YMMV / The Girl Can't Help It

  • Just Here for Godzilla: Most of the film is a romantic comedy about Tom Ewell and Jayne Mansfield but it's sandwiched between music performances by Abbey Lincoln, Fats Domino, Little Richard, The Platters among others. As such most people come to see a document of early rock music and stick around for an entertaining fifties spectacle with a surprisingly prescient look at the sleaziness of the music business existing alongside great music. A balance that Vinyl tried to repeat but failed.
  • Love to Hate: A lot of people like Fats Murdoch, the lecherous creepy gangster by Edmond O'Brien, mostly because he's funny, the hero is kind of bland, and his song "Rock Around the Rockpile" emblematic of commercialized easy rock music, is actually not so bad.
  • Older Than They Think: The Julie London sequence "Cry Me A River" is more or less the first music-video.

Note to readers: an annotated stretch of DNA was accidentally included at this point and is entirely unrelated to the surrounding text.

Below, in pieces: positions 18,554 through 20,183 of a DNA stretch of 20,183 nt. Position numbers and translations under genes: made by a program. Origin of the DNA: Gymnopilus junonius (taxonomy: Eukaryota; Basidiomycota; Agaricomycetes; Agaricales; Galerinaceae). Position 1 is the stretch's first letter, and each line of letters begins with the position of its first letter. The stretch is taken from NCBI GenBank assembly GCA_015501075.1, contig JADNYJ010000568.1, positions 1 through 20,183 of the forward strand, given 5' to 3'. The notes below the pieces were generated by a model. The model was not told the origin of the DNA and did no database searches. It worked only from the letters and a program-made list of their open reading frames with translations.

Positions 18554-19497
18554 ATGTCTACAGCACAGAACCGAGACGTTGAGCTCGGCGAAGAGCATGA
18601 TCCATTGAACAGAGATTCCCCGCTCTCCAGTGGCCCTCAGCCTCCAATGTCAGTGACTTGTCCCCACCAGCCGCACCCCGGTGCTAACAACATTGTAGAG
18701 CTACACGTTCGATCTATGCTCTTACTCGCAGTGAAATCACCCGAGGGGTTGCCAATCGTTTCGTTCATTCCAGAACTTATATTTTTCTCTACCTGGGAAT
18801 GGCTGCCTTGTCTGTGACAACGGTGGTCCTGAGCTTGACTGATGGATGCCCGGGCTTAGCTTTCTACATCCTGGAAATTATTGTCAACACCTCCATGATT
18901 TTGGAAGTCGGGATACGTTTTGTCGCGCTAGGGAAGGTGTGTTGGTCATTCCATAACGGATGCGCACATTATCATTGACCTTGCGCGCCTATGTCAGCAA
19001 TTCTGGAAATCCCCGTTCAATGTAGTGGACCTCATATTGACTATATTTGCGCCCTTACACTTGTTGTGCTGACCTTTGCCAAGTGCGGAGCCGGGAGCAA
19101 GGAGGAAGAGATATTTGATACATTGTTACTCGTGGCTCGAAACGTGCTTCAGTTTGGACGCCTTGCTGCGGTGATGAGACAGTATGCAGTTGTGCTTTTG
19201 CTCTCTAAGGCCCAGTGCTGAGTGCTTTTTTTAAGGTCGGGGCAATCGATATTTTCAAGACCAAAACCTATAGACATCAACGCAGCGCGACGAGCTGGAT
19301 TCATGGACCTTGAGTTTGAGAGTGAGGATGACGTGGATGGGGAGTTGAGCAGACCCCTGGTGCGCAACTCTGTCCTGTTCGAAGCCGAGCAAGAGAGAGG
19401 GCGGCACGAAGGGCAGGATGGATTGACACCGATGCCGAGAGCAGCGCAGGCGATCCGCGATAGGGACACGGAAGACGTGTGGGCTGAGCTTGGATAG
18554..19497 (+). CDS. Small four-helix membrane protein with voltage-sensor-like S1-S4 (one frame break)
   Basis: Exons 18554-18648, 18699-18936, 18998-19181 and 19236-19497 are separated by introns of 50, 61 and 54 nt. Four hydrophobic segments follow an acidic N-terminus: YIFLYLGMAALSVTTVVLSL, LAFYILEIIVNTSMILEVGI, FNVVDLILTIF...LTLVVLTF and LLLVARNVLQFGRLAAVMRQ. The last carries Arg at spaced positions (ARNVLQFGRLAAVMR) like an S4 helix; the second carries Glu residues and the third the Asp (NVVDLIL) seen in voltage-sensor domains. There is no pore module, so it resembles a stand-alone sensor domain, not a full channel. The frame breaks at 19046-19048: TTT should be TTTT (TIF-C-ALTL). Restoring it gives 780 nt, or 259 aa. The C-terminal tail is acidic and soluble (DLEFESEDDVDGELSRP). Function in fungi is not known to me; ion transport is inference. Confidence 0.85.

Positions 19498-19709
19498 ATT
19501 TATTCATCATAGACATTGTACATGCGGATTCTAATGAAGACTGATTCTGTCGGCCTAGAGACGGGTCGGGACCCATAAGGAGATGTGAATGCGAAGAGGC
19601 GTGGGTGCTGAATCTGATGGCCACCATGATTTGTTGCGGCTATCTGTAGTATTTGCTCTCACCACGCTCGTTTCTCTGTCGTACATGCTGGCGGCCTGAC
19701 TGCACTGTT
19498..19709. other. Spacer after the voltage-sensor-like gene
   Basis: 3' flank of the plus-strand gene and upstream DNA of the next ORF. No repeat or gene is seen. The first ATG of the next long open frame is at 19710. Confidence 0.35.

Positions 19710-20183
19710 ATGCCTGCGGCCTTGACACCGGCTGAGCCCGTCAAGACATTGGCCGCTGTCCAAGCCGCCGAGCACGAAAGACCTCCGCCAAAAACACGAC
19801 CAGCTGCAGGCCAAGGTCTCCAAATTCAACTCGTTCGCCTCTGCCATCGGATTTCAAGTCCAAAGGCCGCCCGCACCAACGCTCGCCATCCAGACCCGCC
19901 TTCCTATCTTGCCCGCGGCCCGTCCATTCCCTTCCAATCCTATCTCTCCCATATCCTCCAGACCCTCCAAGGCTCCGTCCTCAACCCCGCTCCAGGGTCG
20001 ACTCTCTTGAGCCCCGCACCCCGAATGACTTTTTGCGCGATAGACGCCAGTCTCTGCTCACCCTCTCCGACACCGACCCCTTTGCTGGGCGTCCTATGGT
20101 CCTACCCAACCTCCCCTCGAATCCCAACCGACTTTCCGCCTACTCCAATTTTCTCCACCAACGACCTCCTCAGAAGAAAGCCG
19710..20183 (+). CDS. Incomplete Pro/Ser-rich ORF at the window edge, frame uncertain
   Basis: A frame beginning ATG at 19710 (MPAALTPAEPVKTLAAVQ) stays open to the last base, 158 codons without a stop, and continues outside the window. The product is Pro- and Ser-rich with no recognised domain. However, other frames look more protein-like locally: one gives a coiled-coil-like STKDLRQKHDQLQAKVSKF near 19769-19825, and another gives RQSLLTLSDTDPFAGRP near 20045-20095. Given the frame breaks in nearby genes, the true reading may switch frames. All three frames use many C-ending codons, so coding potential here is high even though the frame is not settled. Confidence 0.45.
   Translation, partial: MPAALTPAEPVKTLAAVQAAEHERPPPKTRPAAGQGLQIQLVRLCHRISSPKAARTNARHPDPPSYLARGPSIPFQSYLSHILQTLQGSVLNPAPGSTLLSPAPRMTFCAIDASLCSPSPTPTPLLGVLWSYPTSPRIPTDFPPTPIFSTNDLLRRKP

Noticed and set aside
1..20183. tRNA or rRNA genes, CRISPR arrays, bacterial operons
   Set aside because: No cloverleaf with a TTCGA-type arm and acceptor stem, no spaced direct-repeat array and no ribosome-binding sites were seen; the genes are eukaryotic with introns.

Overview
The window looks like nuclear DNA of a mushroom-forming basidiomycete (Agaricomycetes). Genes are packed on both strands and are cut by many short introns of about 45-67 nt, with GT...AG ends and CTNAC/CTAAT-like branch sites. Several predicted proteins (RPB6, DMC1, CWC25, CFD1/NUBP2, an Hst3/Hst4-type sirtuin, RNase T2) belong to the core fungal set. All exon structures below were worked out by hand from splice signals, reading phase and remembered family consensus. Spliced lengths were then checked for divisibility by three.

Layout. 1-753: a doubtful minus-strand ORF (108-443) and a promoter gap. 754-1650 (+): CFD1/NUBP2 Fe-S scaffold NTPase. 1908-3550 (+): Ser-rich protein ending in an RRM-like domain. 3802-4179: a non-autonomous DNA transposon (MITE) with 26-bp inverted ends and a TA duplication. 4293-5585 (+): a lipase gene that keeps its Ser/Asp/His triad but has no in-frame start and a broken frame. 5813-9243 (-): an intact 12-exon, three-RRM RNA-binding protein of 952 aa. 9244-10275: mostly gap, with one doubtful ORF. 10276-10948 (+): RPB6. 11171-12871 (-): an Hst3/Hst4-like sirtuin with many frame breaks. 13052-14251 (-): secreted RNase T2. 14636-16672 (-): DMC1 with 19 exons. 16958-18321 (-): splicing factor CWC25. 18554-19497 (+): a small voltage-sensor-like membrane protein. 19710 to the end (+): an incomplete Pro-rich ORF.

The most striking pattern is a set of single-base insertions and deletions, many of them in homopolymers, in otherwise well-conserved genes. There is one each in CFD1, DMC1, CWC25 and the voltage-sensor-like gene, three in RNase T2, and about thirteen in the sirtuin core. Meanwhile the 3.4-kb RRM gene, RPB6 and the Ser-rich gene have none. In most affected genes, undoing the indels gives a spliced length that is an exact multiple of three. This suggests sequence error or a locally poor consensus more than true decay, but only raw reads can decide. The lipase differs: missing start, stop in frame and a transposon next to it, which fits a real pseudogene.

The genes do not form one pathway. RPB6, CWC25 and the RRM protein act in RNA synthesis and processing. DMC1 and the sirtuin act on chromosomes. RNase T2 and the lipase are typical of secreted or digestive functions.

• One-Scene Wonder: Most of the rock musicians have single scene cameos but the staging and lighting makes each sequence the most memorable part of the film:
    • Little Richard sings over the title credits and then appears and performs Ready Teddy and She's Got It, and his performance is so amazing that he overshadows Jayne Mansfield's Sexy Walk montage.
    • Abbey Lincoln performs a Gospel song "Spread the Word" while wearing a red dress (incidentally Marilyn Monroe's dress from Gentlemen Prefer Blondes, i.e. the same outfit) against a cobalt blue background, with the sexy staging and lighting underwriting the religious nature of the song.
    • Gene Vincent and the Blue Caps sing "Be Bop A Lula" in a window jam session, while Eddie Cochrane performs "Twenty Flight Rock", the latter performance was apparently mimicked by Paul McCartney for his audition to get into John Lennon's band.
    • Fats Domino in the finale performs "Blue Monday" and the crowd of teenagers dance barefoot to the big band music.
    • Julie London is an important offscreen character but then she appears in "Cry Me A River" in every single room, in what is more or less the first music-video, since unlike the staging of the other numbers which is presented diegetically (i.e. part of the background and setting of an entirely unrelated scene placed there for Excuse Plot), this one is more or less a standalone part integrated just for that.